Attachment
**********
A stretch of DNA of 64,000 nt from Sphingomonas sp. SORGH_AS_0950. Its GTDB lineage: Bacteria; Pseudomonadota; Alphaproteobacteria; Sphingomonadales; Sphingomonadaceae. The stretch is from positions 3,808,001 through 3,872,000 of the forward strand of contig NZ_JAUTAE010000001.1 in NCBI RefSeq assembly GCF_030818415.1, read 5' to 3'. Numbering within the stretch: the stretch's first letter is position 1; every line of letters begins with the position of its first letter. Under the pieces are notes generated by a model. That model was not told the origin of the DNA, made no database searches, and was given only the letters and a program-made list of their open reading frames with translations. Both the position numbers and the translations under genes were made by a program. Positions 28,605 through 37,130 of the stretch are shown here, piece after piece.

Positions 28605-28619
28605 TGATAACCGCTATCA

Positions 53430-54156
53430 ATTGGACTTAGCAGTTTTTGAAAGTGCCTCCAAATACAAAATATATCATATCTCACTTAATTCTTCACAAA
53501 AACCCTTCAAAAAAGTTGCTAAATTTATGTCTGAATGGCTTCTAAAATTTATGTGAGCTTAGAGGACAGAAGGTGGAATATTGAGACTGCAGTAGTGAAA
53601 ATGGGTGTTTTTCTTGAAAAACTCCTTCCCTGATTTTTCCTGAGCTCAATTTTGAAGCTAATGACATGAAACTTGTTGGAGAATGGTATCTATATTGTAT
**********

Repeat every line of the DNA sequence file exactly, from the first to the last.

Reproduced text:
A stretch of DNA of 64,000 nt from Sphingomonas sp. SORGH_AS_0950. Its GTDB lineage: Bacteria; Pseudomonadota; Alphaproteobacteria; Sphingomonadales; Sphingomonadaceae. The stretch is from positions 3,808,001 through 3,872,000 of the forward strand of contig NZ_JAUTAE010000001.1 in NCBI RefSeq assembly GCF_030818415.1, read 5' to 3'. Numbering within the stretch: the stretch's first letter is position 1; every line of letters begins with the position of its first letter. Under the pieces are notes generated by a model. That model was not told the origin of the DNA, made no database searches, and was given only the letters and a program-made list of their open reading frames with translations. Both the position numbers and the translations under genes were made by a program. Positions 28,605 through 37,130 of the stretch are shown here, piece after piece.

Positions 28605-28619
28605 TGATAACCGCTATCA

Positions 53430-54156
53430 ATTGGACTTAGCAGTTTTTGAAAGTGCCTCCAAATACAAAATATATCATATCTCACTTAATTCTTCACAAA
53501 AACCCTTCAAAAAAGTTGCTAAATTTATGTCTGAATGGCTTCTAAAATTTATGTGAGCTTAGAGGACAGAAGGTGGAATATTGAGACTGCAGTAGTGAAA
53601 ATGGGTGTTTTTCTTGAAAAACTCCTTCCCTGATTTTTCCTGAGCTCAATTTTGAAGCTAATGACATGAAACTTGTTGGAGAATGGTATCTATATTGTAT